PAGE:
David Aitken breaks down five key topics on the New York Jets through nine games in the 2017 season…
Lessons from Years PastTo Jets fans, this season relative to outside expectations is following a familiar pattern. This year was not the first time in the last decade the Jets were predicted to be among the worst teams in the league only to have greatly surpassed expectations. 2006, 2013 and 2015 the Jets went in as basement dwellers in power rankings and actually finished .500 or better. What parallels are there from those years to 2017, and what can the Jets learn from them, given the regression that followed each of those seasons?
In 2013 the Jets finished 8-8 and were not competitive in just about any of those 8 losses. Based on record the Jets were an average team, but Pythagorean wins (a measure of expected wins based on points scored/allowed) ranked the Jets 27th in the league. When you only show up to play in about half your games, you don’t normally expect to win nearly all the ones you do show up in. This team’s 8 wins were flukey, and the regression in 2014 should have been more obviously foreseen.
I don’t see those kind of parallels with this Jets team. Outside of one trip to Oakland (and perhaps Buffalo) this has been a competitive team. There have been dominant wins. A 2-3 record in one possession games indicates a team that arguably could even be a little better than record indicates. This year reminds me a lot more of the 2006 team that went 10-6 in Eric Mangini’s first year. Buoyed by a soft schedule, a stabilizing veteran at quarterback, and instant contributions from the rookie class, that team ended up getting a wildcard spot. They were a below average team statistically like this year’s Jets, but they were well coached week to week and a fortunate 6-3 in one score games.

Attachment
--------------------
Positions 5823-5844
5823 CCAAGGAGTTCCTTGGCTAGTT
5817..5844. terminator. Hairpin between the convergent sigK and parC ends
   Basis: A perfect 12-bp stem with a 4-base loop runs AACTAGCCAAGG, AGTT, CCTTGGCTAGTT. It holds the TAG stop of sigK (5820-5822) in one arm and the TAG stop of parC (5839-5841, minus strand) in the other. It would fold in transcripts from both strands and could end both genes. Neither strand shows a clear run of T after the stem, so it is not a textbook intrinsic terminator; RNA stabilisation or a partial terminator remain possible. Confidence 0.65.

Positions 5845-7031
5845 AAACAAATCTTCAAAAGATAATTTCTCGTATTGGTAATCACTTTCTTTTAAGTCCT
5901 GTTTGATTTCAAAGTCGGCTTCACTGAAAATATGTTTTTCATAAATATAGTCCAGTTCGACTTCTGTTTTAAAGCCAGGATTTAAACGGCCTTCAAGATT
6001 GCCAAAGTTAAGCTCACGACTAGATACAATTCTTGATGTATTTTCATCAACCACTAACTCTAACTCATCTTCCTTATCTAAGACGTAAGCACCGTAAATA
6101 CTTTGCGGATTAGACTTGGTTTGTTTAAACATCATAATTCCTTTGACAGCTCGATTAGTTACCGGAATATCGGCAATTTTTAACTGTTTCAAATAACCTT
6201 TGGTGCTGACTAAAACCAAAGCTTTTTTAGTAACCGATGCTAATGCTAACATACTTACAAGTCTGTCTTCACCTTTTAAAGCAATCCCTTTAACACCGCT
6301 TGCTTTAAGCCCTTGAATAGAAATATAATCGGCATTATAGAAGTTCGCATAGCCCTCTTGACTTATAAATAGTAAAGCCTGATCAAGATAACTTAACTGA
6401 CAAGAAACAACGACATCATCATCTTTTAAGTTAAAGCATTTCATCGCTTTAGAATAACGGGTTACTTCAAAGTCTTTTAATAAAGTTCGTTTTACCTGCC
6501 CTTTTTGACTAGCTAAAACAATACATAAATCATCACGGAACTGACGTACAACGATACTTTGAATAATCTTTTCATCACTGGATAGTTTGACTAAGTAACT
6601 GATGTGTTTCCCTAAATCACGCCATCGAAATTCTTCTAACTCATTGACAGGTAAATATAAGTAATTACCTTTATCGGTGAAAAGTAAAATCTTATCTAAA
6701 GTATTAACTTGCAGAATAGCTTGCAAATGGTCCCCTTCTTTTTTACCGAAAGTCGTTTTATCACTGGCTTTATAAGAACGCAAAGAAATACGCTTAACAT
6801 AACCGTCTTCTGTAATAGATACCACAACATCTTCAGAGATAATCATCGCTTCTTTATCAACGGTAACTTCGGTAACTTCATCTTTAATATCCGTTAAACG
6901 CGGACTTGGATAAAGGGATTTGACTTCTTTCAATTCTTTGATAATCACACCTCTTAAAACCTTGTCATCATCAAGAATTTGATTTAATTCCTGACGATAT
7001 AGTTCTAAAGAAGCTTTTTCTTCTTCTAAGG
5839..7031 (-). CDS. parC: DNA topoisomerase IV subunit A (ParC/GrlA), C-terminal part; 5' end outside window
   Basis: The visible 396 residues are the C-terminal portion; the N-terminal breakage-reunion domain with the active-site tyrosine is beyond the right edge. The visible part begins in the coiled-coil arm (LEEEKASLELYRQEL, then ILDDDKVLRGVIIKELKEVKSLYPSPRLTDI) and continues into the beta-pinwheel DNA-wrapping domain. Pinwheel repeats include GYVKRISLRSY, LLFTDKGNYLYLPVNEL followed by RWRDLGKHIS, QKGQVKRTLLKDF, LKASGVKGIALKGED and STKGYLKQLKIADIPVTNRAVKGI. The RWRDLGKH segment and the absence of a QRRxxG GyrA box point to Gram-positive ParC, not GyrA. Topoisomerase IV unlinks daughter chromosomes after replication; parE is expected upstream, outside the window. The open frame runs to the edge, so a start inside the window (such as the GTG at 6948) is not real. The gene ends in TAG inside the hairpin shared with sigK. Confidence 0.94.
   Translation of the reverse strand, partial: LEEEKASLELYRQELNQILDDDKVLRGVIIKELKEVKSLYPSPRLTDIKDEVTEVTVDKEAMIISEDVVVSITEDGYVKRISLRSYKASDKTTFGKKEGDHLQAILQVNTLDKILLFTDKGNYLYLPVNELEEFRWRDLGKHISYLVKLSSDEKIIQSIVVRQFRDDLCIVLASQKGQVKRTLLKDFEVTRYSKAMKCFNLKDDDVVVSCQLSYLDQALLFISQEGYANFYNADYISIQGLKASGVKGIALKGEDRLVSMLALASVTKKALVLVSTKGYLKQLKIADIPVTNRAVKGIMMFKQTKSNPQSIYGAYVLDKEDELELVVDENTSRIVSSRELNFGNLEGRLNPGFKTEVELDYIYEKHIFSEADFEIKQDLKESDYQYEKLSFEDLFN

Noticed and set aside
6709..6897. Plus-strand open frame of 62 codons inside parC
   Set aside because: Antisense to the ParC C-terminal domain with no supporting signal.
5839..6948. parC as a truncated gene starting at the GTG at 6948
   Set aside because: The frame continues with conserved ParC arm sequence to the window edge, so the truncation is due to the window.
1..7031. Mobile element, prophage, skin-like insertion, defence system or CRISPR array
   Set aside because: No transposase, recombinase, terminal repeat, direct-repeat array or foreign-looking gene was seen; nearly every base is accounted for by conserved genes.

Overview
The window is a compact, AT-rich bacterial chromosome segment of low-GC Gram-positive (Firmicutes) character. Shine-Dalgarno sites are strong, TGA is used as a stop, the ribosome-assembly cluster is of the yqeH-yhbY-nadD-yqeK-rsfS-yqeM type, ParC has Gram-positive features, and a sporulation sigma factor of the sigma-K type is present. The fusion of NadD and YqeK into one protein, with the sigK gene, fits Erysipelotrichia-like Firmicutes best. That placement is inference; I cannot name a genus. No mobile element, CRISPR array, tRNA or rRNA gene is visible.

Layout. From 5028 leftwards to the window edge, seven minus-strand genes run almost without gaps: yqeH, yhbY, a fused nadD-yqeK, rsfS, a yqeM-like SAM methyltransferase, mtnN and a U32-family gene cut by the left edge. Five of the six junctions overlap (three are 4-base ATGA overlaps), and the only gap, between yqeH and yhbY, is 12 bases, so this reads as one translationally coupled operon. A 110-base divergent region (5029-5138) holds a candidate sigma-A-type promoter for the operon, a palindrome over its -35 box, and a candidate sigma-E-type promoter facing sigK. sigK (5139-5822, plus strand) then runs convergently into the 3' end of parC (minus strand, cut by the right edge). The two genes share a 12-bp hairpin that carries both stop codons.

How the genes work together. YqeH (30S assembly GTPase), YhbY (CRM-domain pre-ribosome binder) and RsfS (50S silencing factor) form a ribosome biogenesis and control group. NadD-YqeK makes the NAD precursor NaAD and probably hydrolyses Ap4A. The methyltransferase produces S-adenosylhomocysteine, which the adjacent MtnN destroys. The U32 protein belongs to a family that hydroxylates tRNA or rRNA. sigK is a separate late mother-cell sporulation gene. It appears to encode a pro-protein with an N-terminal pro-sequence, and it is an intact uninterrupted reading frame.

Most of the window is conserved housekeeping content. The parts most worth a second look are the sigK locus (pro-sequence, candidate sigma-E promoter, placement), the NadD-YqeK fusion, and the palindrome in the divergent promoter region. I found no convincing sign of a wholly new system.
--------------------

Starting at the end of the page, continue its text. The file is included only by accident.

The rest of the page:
And from 2015 comes a warning. The Jets were fooled into bringing back Ryan Fitzpatrick as the starter after the Jets had franchise all-time great seasons from Brandon Marshall and Eric Decker and a forgiving slate of pass defenses. Josh McCown doesn’t have the elite duo to lean on, but he’s had up to this point one of the easiest pass defense schedules in the league. Outside of playing the top passing defense in the league in Jacksonville, opponents in passing DVOA have ranked: 32nd (OAK), 30th x2 (MIA), 29th (NE), 28th, (CLE), 24th (ATL) and 14th x2 (BUF). Tampa Bay this weekend is 31st.What else is there to learn, more generally? From 2006, we can take away that team development isn’t linear. The Jets made progress from 2006-2008 yet their win totals went from 10 to 4 to 9. Judging the progress of a rebuild is a performance first, results second affair. From 2013 and 2015, we can learn from the dangers of maintaining the status quo. The Jets went into both offseasons not being as aggressive or bold in making adjustments as they should have been. Especially if the idea is to build on this year and maintain momentum – there will be plenty of cap space to use and a lot of areas still needing upgrading.